First sentence: "'The names,', Claire said, 'what about the names?'"
P. 99: "There was something about the woman - a moral astringency - that begged both confession and challenge."
Last sentence: "With a pile of stones, he had written a name."
From BookDepository: A jury gathers in Manhattan to select a memorial for the victims of a devastating terrorist attack. Their fraught deliberations complete, the jurors open the envelope containing the anonymous winner's name--and discover he is an American Muslim. Instantly they are cast into roiling debate about the claims of grief, the ambiguities of art, and the meaning of Islam. Their conflicted response is only a preamble to the country's. The memorial's designer is an enigmatic, ambitious architect named Mohammad Khan. His fiercest defender on the jury is its sole widow, the self-possessed and mediagenic Claire Burwell. But when the news of his selection leaks to the press, she finds herself under pressure from outraged family members and in collision with hungry journalists, wary activists, opportunistic politicians, fellow jurors, and Khan himself--as unknowable as he is gifted. In the fight for both advantage and their ideals, all will bring the emotional weight of their own histories to bear on the urgent question of how to remember, and understand, a national tragedy. In this deeply humane novel, the breadth of Amy Waldman's cast of characters is matched by her startling ability to conjure their perspectives. A striking portrait of a fractured city striving to make itself whole, "The Submission "is a piercing and resonant novel by an important new talent.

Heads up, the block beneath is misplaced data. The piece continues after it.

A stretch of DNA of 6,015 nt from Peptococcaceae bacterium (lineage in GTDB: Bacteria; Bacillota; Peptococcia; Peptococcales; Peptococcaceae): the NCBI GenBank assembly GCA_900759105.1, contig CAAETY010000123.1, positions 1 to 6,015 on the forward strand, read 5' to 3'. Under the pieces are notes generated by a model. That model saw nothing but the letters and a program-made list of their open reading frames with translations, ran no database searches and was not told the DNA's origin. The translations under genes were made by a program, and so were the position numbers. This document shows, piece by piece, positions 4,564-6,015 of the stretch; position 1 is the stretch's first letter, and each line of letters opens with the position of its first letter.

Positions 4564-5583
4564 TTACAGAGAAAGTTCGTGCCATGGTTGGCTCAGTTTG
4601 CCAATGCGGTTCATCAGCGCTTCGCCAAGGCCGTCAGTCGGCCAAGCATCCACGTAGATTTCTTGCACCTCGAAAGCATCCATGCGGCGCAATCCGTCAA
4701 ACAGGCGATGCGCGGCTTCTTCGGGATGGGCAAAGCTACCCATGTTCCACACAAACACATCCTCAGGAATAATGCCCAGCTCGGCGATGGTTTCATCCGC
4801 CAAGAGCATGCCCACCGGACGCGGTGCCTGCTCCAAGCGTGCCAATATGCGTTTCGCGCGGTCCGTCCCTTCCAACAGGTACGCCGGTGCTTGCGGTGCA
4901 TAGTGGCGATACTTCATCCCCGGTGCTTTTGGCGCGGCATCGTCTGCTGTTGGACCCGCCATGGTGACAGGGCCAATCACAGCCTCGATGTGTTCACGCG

This was the first choice for #TwitLit, the Twitter Reading Club of the Dutch newspaper NRC. And because I started hearing some good things about it, I ordered it immediately at BookDepository and started reading it the minute it arrived in my mailbox. The story itself also appealed to me; what would happen when the design of the memorial for the victims of the attacks of 9/11 in New York was the work of a Muslim? Waldman sets down a believable chain of events, that is so convincing at times I could have believed it really happened. I loved the way she described the feelings and actions of different characters that were involved; Mo (or Mohammad) the architect, Claire, the widow of one of the victims of the attack (a rich and beautiful woman), Asma, also the widow of one of the victims, but in totally different circumstances (Asma and her husband are illegal Bangladeshi's immigrants), Paul, the head of the jury that has to decide which design will be chosen for the memorial), and so on.
Although the characters are only briefly sketched, it is as if you know them; it is very easy to understand why they think and act as they do, and their reactions are only too human.
I think this debut novel will appeal to many people, both those that love a great story and those that want stories with real-life characters.
The Guardian: http://www.guardian.co.uk/books/2012/jul/03/paperback-qanda-amy-waldman-the-submission